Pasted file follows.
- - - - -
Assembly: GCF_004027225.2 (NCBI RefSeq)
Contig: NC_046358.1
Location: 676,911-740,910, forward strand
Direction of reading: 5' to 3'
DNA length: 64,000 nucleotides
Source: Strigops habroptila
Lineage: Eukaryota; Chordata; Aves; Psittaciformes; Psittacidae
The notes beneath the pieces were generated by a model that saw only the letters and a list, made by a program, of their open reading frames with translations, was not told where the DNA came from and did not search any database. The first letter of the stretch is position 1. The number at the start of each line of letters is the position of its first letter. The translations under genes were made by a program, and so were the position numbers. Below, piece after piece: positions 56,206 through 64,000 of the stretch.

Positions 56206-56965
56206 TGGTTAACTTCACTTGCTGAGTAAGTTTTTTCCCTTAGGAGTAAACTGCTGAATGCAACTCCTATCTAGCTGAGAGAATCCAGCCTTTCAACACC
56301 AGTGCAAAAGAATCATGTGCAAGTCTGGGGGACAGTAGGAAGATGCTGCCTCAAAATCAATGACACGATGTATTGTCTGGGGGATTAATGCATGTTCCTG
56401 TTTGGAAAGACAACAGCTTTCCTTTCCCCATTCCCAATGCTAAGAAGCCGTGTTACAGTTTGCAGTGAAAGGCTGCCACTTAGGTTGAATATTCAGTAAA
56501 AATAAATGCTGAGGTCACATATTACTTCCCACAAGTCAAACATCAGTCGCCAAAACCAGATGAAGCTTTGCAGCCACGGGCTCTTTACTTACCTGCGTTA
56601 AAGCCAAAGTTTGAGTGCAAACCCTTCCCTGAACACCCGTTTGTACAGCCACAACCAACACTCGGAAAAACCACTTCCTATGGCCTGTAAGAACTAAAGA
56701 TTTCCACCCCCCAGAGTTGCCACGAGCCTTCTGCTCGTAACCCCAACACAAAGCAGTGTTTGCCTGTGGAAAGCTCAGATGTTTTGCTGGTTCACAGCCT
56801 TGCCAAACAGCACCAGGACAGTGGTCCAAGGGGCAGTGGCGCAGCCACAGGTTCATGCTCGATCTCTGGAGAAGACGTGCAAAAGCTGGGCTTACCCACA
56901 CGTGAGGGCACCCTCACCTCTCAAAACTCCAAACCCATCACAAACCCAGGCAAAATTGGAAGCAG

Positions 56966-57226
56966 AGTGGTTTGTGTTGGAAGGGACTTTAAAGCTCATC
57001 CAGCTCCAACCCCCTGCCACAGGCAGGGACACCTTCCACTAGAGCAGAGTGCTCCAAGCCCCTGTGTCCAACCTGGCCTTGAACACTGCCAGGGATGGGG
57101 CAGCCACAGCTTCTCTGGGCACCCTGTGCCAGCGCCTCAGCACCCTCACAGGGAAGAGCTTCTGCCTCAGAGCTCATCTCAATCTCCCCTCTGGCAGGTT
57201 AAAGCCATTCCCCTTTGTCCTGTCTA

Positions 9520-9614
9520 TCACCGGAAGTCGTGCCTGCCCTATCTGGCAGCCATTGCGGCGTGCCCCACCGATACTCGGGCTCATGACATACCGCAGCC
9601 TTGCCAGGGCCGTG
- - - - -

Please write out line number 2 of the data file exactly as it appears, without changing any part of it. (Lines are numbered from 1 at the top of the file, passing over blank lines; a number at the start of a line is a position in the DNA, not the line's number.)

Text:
Contig: NC_046358.1